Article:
When it comes to my spending, I’ve resorted to reviewing everything in detail once a quarter. During the quarter, my customized version of a budget is put into motion. This quarter, I resolved to find ways to reduce the amount of money I spend on food. After some high level changes and a few smaller tweaks, I successfully reduced my grocery bill by more than 55%. This post will detail my top five frugal tips that helped me spend less on the all-important “food” category.

I’ve heard plenty of ideas out there on ways to reduce spend on groceries, but I finally took some of those practices to heart. I hope you find one or two that you can put into practice yourself and let yourself move one step closer from employee to investor, as I am always trying to do.

Rice, Lentils, Quinoa & Farro

I’ve started to incorporate these four ingredients as a staple in my weekly meals. Naturally, they have a plain taste, so these ingredients are open to trying various types of sauces and spices.

Each of these contains a lot of carbohydrates (lentil less so) which supplements my cardio focused workout schedule. When I need a few extra grams of protein, I can remove the rice and rely on the other three.

I plan on incorporating beans into my diet and they would also fall into this same category.

Potatoes over Ramen

On a similar note, many “struggling artists” will discuss how they live on nothing but instant ramen noodles as a sign that they can’t afford more nutritious meals.

Ironically, instead of buying ramen, opt for the often less expensive and more nutritious option of potatoes. There are dozens of ways to make potatoes and similar to the items listed above, you can include all types of sauces, spices and even cooking methods to vary it up.

Buy in Bulk

This one may be obvious, but I have recently incorporated a new method for being able to take advantage of buying in bulk while living in a large city.

Many readers have their own car and are able to drive to pick up large amounts of food. Since I live in the city without a car, I barely have access to traditional grocery stores, let alone wholesale stores like Costco or Sam’s Club.

To alleviate this, I have signed up for a service that delivers grocery items for my door. I stock up about once a month on items that will last me the whole month. By doing this I’m able to save about 10%-20% on the items I buy, even after factoring in the additional costs of delivery and tipping the driver.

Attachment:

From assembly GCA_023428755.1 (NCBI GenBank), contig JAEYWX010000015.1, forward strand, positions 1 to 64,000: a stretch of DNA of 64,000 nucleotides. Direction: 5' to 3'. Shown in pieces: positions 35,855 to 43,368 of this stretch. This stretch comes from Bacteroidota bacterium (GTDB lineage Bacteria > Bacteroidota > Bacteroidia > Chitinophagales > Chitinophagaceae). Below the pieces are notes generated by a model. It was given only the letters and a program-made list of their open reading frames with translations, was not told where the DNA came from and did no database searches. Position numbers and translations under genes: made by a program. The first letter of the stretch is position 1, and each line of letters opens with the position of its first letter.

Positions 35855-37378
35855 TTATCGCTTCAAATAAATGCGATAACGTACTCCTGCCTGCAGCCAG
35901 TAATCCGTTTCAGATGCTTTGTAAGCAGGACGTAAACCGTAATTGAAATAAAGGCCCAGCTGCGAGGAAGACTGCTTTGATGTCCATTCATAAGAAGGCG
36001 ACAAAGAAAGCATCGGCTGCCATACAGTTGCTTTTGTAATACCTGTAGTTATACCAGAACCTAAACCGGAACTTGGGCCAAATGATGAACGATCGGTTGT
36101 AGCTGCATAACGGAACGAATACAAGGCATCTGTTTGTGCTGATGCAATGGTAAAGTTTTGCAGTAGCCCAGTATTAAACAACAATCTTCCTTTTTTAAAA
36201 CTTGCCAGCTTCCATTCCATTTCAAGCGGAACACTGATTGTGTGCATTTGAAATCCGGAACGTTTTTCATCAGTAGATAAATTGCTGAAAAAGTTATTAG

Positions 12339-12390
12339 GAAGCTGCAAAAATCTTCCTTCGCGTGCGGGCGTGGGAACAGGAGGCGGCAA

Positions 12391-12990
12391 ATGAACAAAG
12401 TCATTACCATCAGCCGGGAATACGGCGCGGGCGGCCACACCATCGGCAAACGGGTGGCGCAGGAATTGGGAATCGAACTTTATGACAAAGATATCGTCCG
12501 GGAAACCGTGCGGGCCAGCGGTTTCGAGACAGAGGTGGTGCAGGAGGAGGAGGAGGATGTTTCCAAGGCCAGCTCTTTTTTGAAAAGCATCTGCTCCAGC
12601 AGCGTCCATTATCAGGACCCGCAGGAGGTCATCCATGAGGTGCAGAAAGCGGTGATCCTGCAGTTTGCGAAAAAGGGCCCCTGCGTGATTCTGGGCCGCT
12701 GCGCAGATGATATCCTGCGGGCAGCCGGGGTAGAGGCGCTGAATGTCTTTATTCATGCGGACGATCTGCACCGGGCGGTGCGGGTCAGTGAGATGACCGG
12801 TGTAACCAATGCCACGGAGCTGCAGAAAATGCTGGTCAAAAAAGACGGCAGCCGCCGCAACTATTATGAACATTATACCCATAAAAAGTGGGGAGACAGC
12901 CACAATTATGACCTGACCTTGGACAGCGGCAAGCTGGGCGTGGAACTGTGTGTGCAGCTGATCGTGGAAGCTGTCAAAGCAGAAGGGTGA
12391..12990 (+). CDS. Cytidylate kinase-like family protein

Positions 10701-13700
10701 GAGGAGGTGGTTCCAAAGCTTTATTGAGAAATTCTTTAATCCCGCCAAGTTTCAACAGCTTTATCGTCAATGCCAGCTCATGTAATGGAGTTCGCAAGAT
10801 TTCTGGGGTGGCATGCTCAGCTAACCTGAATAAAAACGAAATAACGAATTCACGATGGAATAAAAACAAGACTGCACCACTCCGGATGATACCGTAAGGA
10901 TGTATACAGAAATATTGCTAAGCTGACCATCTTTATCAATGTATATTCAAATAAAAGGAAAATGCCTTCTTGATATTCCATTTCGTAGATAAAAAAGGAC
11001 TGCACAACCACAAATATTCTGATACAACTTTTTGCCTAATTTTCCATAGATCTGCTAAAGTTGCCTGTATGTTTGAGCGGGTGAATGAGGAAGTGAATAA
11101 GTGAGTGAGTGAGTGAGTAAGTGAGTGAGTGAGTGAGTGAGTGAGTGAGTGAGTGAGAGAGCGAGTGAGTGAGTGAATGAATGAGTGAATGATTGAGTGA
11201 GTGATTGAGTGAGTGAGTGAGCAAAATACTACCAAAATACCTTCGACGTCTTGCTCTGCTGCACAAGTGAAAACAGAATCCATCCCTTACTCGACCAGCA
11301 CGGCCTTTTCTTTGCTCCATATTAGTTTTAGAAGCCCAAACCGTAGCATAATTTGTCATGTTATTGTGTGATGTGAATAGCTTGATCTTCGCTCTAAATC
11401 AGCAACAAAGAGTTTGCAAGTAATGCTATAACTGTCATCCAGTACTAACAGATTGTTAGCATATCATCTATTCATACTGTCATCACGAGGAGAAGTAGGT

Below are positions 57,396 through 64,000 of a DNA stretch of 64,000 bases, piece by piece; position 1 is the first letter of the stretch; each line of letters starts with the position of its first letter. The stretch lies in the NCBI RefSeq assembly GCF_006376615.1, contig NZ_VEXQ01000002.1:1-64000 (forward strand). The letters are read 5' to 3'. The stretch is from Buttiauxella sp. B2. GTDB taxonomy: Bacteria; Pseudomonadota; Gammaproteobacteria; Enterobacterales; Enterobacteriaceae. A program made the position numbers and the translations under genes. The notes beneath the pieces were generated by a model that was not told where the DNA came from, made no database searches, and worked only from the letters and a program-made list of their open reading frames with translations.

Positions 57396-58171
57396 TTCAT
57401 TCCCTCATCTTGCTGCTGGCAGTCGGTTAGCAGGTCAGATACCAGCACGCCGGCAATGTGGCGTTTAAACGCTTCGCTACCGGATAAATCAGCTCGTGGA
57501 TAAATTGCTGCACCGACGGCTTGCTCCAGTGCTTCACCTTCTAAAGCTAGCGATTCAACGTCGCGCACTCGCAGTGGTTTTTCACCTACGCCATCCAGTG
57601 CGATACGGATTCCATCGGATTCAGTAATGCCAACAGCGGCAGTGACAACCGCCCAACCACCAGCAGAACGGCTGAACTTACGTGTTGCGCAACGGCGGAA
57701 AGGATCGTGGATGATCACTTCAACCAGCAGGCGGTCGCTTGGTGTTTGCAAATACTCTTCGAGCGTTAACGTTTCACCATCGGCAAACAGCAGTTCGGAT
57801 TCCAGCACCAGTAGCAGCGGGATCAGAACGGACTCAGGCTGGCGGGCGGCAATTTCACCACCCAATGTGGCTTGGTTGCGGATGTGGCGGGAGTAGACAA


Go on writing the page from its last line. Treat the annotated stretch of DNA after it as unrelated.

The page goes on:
One of my favorite purchases is when I save 65% by buying a large container of mixed nuts instead of the smaller individual containers. For $13 I’m able to pick up 56 ounces, instead of buying the smaller 8 ounce containers for $5. This small purchase makes me feel good each day during those few minutes where I’ll snack.

An additional benefit is that the stores near me that sell in bulk require membership fees that I can bypass by paying for a monthly delivery charge instead.

Essentially, instead of paying for annual membership fee, I am paying for a service to deliver these goods directly to my door.

Not a bad deal.

If you have a car and a delivery service available, you may want to review the trade off available here. This combination might only work while living in a large city where maintaining a car can be expensive due to paying an extra $200-$300 a month for parking.

Another benefit is that the delivery service removes all possibilities of impulse buying while shopping in such a large store.

Treat Meat as a Garnish

By far the largest driver in reducing my grocery bill was treating meat as a garnish instead of the main course.

Before applying this approach, many of my meals contained a large amount of meat (including fish).

Naturally, as you remove meat from your plate, you are left with needing to replace it. That’s where my last tip comes in handy.

Shopping on the Perimeter of the Store

When it comes to your traditional grocery store, the freshest and typically healthiest items are located on the perimeter of the store. This includes fruits & vegetables.

With the gap left by meat, I’ve opted to fill this with fruits and vegetables which has led to an overall healthier diet.

Not only is my body happier by implementing these grocery bill tips, but so is my wallet.

Have you incorporated any of these tips in the past? Are you working on reducing your grocery bill by using other tips?

-Matt
Master Distiller

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